• the trike folds
  • the standard setup is a complete package ready for real-world commuting

The first Gekko FXS trike in the US should be available for test-riding on the weekend of 9/25-26 of 2015.

Come see it firsthand!

More information...

700c rear & 26" front wheels on an ICE Sprint 26

This trike has already been heavily customized. We put a 700c / 29'er rear wheel on with a road tire. It often sports a TerraCycle fairing.

But, big feet are now the problem. With the 700c rear wheel, the bottom bracket is a bit lower to the ground, and its owner, MK, finds that his generously-sized feet sometimes hit the ground. We have examined all the possibilities we could think of to solve this problem, and in the end, settled on larger front wheels.

26" was chosen as a size that would be relatively strong and still have a reasonable selection of tires.

The results are good. There is a bit larger turning radius, and MK reports having to think a bit longer about how to avoid the wheels when getting in and out.

However, the ground-heel clearance is impressive. The handling is good. It's smoother on the rough roads. And, according to MK, there has been no change in overall performance. Perhaps, the better rolling resistance is cancelling out with slightly higher weight.

[Note: the handlebars are folded back in preparation for folding it to put in the back of a Toyota Prius.]

More information...

Push brakes and paddle shifters on ICE Sprint 26

We are putting together a trike for a gentleman with a neurological condition that inhibits "pulling" action with his hands.

He has settled on an ICE Sprint 26 recumbent trike and we have determined a configuration that will allow him to operate his trike with "pushing" actions.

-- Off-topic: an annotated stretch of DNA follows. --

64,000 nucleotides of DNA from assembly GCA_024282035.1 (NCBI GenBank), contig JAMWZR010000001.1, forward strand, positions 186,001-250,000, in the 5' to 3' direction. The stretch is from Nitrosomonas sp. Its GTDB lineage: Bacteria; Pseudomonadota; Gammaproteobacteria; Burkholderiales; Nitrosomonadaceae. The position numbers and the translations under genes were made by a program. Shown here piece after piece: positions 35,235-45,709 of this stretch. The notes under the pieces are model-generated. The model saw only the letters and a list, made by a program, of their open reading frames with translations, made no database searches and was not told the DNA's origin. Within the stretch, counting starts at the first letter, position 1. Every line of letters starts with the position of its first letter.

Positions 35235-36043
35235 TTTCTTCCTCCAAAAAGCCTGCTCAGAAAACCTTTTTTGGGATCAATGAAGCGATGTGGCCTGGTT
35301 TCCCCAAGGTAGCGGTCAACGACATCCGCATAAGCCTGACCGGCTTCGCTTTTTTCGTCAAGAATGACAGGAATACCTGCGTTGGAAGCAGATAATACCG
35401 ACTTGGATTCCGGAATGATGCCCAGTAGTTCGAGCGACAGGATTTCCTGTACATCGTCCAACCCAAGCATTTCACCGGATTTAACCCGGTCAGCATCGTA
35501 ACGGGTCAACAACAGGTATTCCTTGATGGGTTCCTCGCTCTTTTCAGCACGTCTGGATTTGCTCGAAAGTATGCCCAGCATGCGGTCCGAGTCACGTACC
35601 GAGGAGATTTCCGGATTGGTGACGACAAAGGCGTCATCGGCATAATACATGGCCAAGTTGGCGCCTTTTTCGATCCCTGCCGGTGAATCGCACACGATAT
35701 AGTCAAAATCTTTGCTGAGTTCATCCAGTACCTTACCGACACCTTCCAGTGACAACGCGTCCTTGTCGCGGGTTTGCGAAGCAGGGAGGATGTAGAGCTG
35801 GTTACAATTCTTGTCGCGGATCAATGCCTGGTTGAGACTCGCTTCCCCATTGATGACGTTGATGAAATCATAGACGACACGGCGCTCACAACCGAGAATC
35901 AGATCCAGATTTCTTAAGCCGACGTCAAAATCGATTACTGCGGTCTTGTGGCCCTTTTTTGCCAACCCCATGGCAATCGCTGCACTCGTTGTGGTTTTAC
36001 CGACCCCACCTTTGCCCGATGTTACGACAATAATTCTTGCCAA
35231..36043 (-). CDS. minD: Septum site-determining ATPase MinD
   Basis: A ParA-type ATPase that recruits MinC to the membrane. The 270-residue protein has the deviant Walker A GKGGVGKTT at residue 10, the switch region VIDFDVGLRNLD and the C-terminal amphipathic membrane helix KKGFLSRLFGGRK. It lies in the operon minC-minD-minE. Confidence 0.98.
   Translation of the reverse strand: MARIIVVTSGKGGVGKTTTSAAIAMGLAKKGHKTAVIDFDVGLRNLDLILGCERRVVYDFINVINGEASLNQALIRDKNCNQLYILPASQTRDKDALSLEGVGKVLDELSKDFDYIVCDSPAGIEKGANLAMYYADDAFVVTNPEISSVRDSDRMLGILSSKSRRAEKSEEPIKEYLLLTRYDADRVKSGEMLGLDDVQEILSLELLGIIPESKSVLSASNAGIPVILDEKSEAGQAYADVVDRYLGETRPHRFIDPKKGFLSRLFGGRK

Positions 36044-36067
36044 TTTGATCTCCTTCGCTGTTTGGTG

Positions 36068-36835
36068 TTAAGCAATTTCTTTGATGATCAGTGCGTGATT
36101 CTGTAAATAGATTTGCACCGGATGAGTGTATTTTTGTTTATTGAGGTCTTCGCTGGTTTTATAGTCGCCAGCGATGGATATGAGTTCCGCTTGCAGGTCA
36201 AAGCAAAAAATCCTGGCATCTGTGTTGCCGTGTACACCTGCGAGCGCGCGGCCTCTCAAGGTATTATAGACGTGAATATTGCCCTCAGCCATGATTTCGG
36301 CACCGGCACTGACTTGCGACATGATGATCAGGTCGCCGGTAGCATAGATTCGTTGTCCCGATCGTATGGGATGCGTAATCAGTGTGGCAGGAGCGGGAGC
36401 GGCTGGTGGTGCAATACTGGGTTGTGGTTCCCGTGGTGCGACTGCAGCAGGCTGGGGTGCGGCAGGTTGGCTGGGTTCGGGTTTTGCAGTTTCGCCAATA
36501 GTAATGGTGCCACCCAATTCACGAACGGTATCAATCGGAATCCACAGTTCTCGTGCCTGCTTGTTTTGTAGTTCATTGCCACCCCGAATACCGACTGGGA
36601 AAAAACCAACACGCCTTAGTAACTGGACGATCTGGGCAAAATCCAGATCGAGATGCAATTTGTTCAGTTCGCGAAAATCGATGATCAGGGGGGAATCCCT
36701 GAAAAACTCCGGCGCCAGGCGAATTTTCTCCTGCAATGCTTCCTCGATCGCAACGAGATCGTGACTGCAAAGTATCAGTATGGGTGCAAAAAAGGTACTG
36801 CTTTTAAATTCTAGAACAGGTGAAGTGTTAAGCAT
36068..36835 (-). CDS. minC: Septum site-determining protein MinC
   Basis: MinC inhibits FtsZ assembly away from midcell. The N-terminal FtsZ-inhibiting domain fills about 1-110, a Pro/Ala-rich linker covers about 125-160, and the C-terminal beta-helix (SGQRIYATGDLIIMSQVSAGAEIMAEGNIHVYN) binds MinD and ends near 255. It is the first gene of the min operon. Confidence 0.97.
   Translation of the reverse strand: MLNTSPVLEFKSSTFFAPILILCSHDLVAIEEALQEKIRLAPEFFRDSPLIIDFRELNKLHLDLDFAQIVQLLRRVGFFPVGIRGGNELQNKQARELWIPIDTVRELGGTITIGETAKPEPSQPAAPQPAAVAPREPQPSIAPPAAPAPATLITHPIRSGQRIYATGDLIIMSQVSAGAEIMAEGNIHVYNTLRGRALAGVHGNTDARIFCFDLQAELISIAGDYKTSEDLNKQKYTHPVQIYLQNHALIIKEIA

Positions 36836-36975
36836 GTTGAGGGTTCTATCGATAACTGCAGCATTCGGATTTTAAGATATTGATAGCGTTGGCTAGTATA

The pictures show a prototype solution. We intend to mount the brake levers backwards so they operate with pushes rather than pulls. Trigger shifters mounted upside down and on the "wrong" side allow the paddles of the shifters to be actuated with pushing action using the palms of his hands.

The cost to configure this is nominal.

More information...

Patterson Metropolis on Terratrike Rover

The Patterson Metropolis is an economical way to extend the gear range of an 8-speed Terratrike.

This morning we put one of these on an 8-speed Terratrike Rover. The drive installation went smoothly. Then, a Terratrike front light mount was used to reposition the front water bottle cage to a much more vertical angle -- much improving its ergonomics.

Simultaneously, a cable stop was positioned on the end of an attached bracket. The bracket was custom fashioned in the shop.

Shifting is via a Microshift twist shifter with the cable run along the mainline of the frame.

The result looks great!

More information...

Trigger-shifters on Gekko FX26

We have converted an HP Velotechnik Gekko FX 26 to use trigger shifters as an experiment. It seems to work well.

Trigger shifters offer full thumb control and have excellent ergonomics for regular horizontal handlebars. On recumbent trikes, they present some logistical difficulties, with the primary one being the cabling must go up into a loop and then get routed through the handlebars.

The main downsides are:

  1. a mounting point (the top of the handlebar) for the sideview mirror is lost;
  2. the shifting mechanism is somewhat vulnerable.

On the positive side:

  1. there is no twisting input into the steering when shifting;
  2. they use the parts of your hand that they are designed for, so the ergonomics are good.